Growth in Mexico money transfer transactions for the year ended December 31, 2006 compared to the same period in 2005 was driven by the acquisition of Vigo and growth in Western Union branded transactions. The

 

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decline in revenue growth rates was primarily due to the uncertainty created by the immigration debate in the United States as described above.

Foreign exchange revenue increased for the year ended December 31, 2006 due to the acquisition of Vigo and an increase in the higher growth international business resulting in increased cross-currency transactions.

Operating income

The consumer-to-consumer segment’s operating income increased by 1% for the year ended December 31, 2007 compared to the corresponding period in 2006. This increase was primarily driven by increased revenue in our international business. Operating income during the year ended December 31, 2007 was impacted by the ongoing shift in our business mix reflecting stronger growth in our international business, which carries lower profit margins than in our United States originated businesses. However, we have been experiencing a convergence between international operating profit margins and profit margins of our United States originated businesses. Operating income during the year ended December 31, 2007 was adversely impacted by incremental public company expenses which are incremental to both costs allocated by First Data prior to the spin-off and presumed overhead allocations from First Data had we remained part of First Data. Such incremental public company expenses include salaries, benefits, equipment, supplies and other costs incurred in connection with operating as a separate public company. In addition, we recognized an accelerated non-cash stock compensation charge of $22.3 million taken in connection with the change in control of First Data, of which 85% was allocated to the consumer-to-consumer segment.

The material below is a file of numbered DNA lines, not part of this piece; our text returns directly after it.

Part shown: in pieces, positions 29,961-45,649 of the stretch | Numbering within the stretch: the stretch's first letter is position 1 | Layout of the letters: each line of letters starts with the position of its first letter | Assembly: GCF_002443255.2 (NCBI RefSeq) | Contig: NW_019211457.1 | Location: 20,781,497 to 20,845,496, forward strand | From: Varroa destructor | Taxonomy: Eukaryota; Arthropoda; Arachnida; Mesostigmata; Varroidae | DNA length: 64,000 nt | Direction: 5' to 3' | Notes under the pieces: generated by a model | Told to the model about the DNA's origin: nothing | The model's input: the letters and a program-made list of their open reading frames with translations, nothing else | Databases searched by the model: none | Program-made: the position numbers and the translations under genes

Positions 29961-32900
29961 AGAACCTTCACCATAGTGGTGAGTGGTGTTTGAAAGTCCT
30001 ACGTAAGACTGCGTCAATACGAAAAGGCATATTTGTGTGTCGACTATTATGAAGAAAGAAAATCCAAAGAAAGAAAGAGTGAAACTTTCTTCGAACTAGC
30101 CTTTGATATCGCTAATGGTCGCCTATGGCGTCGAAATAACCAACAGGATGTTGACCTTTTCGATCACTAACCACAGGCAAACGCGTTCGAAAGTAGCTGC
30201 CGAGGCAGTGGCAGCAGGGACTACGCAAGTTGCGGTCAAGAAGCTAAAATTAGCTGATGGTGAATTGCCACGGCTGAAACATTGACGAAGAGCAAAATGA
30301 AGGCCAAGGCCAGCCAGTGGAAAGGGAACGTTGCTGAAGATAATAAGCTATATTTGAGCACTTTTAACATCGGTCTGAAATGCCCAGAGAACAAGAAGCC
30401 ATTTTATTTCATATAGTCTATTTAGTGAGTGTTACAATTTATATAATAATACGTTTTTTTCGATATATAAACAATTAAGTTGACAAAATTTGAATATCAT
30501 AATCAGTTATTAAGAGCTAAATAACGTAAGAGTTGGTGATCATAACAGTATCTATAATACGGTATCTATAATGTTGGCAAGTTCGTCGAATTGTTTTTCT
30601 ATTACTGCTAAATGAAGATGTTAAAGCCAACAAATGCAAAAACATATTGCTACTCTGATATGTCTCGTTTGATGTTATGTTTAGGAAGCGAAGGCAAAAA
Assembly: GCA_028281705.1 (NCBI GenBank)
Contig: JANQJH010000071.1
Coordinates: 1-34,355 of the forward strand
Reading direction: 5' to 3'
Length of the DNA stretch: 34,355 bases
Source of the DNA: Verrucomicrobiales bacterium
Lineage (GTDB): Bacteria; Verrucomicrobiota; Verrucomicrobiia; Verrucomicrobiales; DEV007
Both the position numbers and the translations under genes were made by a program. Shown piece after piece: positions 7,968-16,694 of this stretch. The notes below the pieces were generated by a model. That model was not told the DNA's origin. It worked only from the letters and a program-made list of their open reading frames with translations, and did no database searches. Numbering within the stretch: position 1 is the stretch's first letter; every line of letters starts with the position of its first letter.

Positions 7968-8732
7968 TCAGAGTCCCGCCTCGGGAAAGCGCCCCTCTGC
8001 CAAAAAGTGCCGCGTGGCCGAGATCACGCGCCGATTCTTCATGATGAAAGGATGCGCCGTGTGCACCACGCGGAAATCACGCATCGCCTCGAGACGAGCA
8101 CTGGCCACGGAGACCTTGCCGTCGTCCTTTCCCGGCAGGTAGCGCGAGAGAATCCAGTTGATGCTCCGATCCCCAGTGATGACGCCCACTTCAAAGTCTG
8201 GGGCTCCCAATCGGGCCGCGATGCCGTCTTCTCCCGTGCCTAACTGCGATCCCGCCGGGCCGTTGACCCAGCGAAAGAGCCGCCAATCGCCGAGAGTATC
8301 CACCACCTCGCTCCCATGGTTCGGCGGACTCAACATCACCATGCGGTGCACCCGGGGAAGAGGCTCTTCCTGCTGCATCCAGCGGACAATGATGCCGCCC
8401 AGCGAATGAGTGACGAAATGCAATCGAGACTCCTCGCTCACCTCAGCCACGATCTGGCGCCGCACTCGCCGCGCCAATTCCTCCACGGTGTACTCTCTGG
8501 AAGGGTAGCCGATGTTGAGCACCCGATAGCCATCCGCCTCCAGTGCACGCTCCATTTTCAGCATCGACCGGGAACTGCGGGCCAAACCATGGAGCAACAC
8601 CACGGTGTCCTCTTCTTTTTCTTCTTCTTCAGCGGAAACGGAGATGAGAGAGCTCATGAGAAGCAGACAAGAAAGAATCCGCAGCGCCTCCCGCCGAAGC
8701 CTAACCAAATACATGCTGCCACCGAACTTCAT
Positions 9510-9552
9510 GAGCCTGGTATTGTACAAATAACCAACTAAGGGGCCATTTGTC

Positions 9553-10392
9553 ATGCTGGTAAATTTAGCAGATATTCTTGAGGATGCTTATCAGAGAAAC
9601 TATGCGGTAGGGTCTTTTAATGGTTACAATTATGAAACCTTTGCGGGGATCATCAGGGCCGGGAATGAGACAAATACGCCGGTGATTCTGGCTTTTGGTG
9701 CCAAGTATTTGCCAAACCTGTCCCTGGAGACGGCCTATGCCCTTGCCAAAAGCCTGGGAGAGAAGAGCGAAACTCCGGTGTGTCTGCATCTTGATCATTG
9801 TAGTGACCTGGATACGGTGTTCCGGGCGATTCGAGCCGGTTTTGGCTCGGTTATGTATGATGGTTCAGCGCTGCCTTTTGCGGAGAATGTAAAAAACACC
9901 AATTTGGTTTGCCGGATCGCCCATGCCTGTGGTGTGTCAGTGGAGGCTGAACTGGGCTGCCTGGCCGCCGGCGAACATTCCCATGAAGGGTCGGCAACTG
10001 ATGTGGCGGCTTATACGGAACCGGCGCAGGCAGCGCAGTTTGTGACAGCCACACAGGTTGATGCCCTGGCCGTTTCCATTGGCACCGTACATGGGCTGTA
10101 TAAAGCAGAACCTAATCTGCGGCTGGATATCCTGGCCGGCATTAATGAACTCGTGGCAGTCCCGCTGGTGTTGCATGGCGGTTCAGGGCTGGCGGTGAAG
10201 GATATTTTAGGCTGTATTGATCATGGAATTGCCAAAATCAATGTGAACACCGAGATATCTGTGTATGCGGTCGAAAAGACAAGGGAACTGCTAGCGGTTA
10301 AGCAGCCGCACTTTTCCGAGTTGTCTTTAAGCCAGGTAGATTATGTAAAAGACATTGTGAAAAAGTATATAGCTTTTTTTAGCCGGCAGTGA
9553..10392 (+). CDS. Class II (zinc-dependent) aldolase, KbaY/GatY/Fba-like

The consumer-to-consumer segment’s operating income increased for the year ended December 31, 2006 compared to the same period in 2005 due to an increase in revenue and by lower escheatment accruals resulting from charges incurred in 2005 that did not recur in 2006. These benefits to operating income during the year ended December 31, 2006 were partially offset by the ongoing shift in our business mix reflecting stronger growth in our international business, and incremental public company expenses as discussed above. In addition, we incurred higher employee incentive compensation expenses, including those incurred in connection with the adoption of SFAS No. 123R.

Consumer-to-Business Segment

The following table sets forth our consumer-to-business segment results of operations for the years ended December 31, 2007, 2006 and 2005.

 

     Years Ended December 31,     % Change  

(in millions)

   2007     2006     2005     2007
vs. 2006
    2006
vs. 2005
 

Revenues:

          

Transaction fees

   $ 665.5     $ 593.7     $ 565.0     12 %   5 %

Other revenues

     54.4       42.5       35.2     28 %   21 %
                            

Total revenues

   $ 719.9     $ 636.2     $ 600.2     13 %   6 %
                            

Operating income

   $ 223.7     $ 223.3     $ 220.4     —       1 %

Operating margin

     31 %     35 %     37 %    

Key indicators:

          

Consumer-to-business transactions

     404.5       249.4       215.1     62 %   16 %

 

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Revenues

2007 compared to 2006

Transaction growth of 62% and revenue growth of 13% in the year ended December 31, 2007 compared to the same period in 2006 primarily resulted from the acquisition of Pago Fácil and growth in electronic bill payments, partially offset by slight declines in United States cash-based bill payments due to the continued shift in the United States to electronic-based bill payments.

In December 2006, we acquired the remaining 75% interest in Pago Fácil. Prior to the acquisition, we held a 25% interest in Pago Fácil. This acquisition contributed $67.7 million and $3.6 million in revenue for the years ended December 31, 2007 and 2006, respectively, of which $64.4 million and $3.6 million related to our consumer-to-business segment in the years ended December 31, 2007 and 2006, respectively. Revenue growth for the year ended December 31, 2007 compared to the same period in 2006, excluding Pago Fácil, was 4%. Transaction growth, excluding Pago Fácil, was 1% during the year ended December 31, 2007, compared to the same period in 2006.

For the year ended December 31, 2007, other consumer-to-business segment revenue increased compared to the corresponding period in 2006 due to higher investment income on settlement asset balances as well as higher enrollment fees from increased participation in our recurring mortgage payment service program.